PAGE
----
JHDL (Java Hardware Description Language) is a low level hardware description language, focused primarily on building circuits via an Object Oriented approach that bundles collections of gates into Java objects. Implemented as a toolset and class library on top of the Java programming language, its primary use is for the design of FPGAs. Particular attention was paid to supporting the Xilinx series of chips.
When the design is ready to be placed in a fabric, the developer simply generates an EDIF netlist and imports it into his favorite toolkit. Once imported, the developer should be able to transfer the circuit via a JTAG cable. EDIF netlisting is supported for the XC4000, Virtex, and Virtex-II series of FPGAs.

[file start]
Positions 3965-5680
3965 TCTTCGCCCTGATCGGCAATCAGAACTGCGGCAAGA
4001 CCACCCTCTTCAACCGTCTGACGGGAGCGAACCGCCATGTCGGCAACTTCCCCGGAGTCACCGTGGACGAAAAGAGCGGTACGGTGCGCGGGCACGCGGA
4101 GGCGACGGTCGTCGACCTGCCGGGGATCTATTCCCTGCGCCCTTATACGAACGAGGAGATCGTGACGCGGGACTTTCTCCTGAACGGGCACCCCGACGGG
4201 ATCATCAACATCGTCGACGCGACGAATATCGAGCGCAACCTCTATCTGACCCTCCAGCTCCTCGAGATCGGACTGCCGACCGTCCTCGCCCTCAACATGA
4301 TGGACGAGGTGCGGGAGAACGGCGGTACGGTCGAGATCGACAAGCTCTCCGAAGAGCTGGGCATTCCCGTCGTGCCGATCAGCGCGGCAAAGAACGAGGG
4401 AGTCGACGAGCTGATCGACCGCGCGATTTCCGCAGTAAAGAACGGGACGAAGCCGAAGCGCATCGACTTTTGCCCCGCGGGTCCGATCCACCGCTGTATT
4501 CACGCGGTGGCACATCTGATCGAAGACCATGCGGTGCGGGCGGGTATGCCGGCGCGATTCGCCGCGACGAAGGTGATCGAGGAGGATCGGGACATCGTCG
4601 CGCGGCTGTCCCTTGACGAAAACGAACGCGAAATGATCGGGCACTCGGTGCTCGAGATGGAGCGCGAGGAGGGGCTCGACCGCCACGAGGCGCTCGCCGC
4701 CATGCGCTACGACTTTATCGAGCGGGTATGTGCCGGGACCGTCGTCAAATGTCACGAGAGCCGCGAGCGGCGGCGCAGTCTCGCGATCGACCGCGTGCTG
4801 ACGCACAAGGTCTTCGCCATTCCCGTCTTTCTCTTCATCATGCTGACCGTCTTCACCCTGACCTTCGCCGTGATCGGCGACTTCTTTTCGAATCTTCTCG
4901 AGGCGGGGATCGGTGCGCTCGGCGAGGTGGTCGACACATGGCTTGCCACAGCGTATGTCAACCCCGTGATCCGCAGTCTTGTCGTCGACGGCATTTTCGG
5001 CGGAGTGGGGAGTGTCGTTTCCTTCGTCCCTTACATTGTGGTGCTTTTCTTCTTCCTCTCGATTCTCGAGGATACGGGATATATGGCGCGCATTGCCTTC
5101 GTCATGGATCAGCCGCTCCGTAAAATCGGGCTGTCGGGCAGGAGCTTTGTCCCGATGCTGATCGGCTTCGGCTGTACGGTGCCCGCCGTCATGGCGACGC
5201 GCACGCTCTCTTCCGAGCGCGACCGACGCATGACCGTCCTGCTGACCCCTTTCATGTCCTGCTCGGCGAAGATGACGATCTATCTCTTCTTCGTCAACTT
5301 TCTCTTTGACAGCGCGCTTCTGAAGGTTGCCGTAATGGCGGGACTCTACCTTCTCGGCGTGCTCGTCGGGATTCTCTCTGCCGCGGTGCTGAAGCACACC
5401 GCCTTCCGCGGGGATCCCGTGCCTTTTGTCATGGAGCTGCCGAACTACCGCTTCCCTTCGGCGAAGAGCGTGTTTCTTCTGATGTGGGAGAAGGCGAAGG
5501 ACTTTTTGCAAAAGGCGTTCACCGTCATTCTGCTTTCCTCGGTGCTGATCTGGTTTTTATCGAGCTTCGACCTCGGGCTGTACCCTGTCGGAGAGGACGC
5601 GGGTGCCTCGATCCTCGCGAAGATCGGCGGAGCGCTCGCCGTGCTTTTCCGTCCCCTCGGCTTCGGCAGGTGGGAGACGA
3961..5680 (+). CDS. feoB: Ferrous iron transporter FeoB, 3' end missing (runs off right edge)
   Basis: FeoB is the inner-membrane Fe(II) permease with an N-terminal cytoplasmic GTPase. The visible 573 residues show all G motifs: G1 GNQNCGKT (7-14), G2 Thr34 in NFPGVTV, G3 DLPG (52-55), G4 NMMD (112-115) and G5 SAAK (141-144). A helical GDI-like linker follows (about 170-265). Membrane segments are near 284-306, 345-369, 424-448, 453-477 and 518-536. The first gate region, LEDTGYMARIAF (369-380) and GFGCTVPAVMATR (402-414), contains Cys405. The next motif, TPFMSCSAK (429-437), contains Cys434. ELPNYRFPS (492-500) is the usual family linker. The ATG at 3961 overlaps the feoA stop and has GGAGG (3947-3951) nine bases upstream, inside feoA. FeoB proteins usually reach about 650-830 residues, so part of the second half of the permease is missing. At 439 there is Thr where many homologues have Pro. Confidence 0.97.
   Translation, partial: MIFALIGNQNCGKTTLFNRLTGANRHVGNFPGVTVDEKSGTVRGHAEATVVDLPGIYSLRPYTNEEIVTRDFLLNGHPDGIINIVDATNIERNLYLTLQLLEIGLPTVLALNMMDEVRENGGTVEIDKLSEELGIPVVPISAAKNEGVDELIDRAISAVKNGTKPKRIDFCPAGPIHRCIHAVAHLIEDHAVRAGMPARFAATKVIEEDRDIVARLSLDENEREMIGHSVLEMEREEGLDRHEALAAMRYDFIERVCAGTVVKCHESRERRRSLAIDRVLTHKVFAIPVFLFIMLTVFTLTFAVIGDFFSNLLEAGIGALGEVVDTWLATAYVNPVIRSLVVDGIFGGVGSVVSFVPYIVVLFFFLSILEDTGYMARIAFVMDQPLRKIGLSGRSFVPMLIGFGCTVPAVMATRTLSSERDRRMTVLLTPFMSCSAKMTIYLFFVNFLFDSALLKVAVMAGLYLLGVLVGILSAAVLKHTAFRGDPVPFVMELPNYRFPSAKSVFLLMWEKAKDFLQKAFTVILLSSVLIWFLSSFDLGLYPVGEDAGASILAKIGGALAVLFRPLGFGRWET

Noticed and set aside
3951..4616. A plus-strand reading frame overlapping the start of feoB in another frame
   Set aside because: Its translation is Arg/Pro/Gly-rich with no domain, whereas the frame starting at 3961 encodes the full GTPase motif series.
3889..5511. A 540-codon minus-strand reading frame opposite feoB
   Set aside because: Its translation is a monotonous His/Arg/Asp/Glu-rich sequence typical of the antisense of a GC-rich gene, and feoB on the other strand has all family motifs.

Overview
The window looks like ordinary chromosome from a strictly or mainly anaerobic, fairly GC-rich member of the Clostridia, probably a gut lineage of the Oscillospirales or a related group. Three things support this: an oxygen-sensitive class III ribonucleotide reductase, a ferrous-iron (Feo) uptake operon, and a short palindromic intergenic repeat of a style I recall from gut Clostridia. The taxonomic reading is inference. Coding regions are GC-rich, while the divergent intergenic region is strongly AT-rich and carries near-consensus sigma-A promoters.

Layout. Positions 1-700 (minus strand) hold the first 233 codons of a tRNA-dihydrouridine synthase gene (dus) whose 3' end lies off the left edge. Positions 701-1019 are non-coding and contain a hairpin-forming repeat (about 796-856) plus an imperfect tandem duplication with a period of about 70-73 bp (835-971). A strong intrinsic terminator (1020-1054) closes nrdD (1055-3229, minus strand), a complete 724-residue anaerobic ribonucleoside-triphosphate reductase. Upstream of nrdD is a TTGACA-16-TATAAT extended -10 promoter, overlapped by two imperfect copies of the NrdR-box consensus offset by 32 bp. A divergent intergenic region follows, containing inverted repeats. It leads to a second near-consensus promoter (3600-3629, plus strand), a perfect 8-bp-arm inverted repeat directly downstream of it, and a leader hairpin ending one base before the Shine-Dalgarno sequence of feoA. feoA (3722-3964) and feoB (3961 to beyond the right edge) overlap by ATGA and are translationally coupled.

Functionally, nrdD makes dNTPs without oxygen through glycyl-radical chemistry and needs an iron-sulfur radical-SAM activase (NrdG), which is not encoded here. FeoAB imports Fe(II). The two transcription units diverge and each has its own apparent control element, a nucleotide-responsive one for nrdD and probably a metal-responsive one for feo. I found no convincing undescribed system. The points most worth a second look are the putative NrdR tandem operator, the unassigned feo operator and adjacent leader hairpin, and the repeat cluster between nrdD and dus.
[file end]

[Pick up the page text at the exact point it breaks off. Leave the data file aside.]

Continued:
JHDL was developed at BYU in the Configurable Computing Laboratory.
The JHDL language features include:
Structural hardware design
Flexible module generators
Table-generated finite state machines
A graphical 'Workbench' toolkit
Behavioral synthesis is not yet fully supported.
The integrated JHDL Workbench environment is designed to allow developers to graphically test and trace their circuit designs. This tool includes:
A graphical schematic viewer
A multiclock cycle-based simulator
A command line interface
A complete list of all wires and gates
A complete status of all values passing through the circuit